A good sleep - do you prefer to dream?

Not dreaming
I’ve heard people mention a “deep and dreamless sleep”. In one book (I think it was Harry Potter), someone was given a potion to induce this for better healing. Also, some people say dreams disturb their sleep, might cause them to wake up, etc. My friend says, “I kept dreaming last night” like it is a reason for not sleeping well.

On the other hand, dreams only occur during deep sleep. If you can reach this stage, it means you’re sleeping well/long enough. If you can’t sleep / take sleeping pills, you’re unlikely to achieve deep sleep.

I’ve heard that you forget your dreams if you wake up after they’re over - maybe by “dreamless”, people really mean they can’t remember their dreams? Personally, I prefer to dream. Is there any consensus on this?

I thought REM sleep always included dreaming?

When I was younger I used to go to sleep and wake up in the morning. Once in while I would remember a dream. Now I wake up several times a night and often remember what I was just dreaming. I think it’s great.

No dreaming. I have nightmares and sometimes night terrors - it’s an awful way to live. If I can just go to sleep and then wake up in the morning, I feel 100% better the next day than if I spent the night “dreaming” (in quotes because dreaming implies something not really, really bad. With me, dreaming is really, really bad.)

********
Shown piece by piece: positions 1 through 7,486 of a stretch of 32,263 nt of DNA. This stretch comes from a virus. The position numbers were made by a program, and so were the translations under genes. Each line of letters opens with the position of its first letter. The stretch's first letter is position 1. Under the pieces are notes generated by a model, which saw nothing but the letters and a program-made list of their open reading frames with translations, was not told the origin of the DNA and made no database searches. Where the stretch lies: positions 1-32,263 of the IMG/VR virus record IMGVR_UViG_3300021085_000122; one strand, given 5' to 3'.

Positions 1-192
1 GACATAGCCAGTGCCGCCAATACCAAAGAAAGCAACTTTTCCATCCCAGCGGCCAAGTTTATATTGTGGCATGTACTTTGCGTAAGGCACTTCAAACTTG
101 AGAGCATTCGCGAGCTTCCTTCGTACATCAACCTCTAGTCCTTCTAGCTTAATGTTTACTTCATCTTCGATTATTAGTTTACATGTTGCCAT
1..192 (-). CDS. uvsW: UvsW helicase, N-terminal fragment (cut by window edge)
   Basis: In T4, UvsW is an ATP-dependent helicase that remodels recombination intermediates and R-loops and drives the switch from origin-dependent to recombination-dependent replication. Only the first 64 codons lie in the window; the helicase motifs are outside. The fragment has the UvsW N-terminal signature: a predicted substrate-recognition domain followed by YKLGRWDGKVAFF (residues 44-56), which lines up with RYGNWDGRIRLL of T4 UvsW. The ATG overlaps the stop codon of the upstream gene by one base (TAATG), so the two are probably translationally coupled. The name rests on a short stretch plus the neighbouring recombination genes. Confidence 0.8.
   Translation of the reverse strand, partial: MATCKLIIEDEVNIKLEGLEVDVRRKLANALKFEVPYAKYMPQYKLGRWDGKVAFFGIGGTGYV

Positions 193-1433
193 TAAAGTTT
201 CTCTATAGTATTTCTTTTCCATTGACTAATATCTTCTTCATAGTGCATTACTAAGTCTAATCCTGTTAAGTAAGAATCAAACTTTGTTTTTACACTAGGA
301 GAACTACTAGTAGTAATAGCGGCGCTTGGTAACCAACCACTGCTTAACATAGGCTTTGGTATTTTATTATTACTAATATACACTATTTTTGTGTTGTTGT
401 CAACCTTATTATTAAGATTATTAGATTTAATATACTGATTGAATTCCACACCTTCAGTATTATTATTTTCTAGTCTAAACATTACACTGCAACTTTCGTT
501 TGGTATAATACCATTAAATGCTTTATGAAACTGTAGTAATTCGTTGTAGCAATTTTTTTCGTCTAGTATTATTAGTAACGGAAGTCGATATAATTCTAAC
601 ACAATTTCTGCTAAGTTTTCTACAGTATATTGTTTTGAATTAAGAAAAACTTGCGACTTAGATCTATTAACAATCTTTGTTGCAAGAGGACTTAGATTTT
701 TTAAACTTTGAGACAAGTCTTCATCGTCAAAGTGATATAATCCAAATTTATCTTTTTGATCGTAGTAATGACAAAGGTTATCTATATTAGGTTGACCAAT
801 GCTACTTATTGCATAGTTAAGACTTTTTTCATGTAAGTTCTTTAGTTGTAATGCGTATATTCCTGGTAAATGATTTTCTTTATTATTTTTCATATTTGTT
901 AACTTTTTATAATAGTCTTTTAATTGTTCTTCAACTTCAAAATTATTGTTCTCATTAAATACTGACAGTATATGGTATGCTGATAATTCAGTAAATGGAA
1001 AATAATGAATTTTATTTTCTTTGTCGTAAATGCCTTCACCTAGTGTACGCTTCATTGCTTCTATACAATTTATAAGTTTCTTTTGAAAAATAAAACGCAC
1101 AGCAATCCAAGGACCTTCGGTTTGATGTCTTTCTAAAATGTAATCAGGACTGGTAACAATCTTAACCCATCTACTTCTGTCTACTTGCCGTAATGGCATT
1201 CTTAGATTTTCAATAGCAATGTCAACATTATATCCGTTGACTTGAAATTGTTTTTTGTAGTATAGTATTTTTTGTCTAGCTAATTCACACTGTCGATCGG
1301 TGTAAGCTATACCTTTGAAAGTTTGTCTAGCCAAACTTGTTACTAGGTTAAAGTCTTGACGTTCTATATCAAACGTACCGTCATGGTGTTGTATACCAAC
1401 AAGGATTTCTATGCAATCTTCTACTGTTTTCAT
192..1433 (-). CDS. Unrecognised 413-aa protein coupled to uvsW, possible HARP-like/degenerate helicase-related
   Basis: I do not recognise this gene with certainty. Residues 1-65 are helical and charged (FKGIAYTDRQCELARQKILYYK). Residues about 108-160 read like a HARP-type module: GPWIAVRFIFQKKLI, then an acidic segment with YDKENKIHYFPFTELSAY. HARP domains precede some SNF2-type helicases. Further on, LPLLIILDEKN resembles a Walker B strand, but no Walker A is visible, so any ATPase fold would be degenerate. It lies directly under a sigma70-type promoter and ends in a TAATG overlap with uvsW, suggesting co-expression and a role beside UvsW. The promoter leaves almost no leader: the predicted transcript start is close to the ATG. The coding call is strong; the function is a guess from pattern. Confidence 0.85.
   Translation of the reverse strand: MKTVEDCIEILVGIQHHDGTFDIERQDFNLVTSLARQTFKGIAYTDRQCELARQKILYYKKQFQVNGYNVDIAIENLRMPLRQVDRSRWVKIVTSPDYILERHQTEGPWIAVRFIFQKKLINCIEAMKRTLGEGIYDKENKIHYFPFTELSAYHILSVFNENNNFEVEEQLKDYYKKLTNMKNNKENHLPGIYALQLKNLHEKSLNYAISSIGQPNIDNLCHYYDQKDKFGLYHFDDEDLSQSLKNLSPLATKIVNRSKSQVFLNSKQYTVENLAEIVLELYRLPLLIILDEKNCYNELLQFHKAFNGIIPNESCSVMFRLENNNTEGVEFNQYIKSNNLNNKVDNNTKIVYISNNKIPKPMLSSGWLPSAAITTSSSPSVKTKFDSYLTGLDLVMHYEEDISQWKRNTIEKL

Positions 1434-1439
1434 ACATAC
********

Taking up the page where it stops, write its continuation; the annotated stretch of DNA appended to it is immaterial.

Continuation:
REM sleep (associated with dreaming) is necessary – people who “sleep badly” are often REM sleep deprived, and suffer psychological problems. Look up the wikipedia article for REM Sleep.

That’s what I thought so too - then why are there people who sleep better when they don’t dream? Are they forgetting their dreams, as I said?

I *assume *I dream. I never remember dreams when I wake up - unless they’re a nightmare. Those I remember for some reason but never the good ones. :frowning:

I used to have reoccurring nightmares as a kid. Them was whoppers! Those thankfully have stopped, but I still get the occasional nightmare.

REALLY don’t like waking up in a nanosec sweat-covered, heart pounding like it’s about to exit my chest, and gasping for breath. :eek:

I said No Dreaming, but what I think I meant was, I prefer the nights when I sleep and do not remember my dreams. I wake feeling most rested when I cannot remember dreaming. Any night that I remember my dreams, I am more tired that morning.

Whenever I remember dreaming a lot is usually when I don’t feel well rested. I like dreaming but I’d rather not dream if it means a restless night.

When my sleep patterns are disrupted (trouble fallling asleep, waking too early, being too tired, etc.), I have extremely vivid dreams that I remember in detail. I don’t consider that to be a good sleep. When my sleep patterns are good, I typically don’t remember my dreams.

If I can go to bed, go to sleep, sleep straight through and wake up feeling refreshed, that’s a good night sleep. Dreams tend to wake me in the middle of the night.

I’d fall under other for this, I think - I don’t have any nights where there isn’t at least an impression of dreaming, or some vague leftovers as I wake up.

A night without that impression would make me feel like I hadn’t slept at all.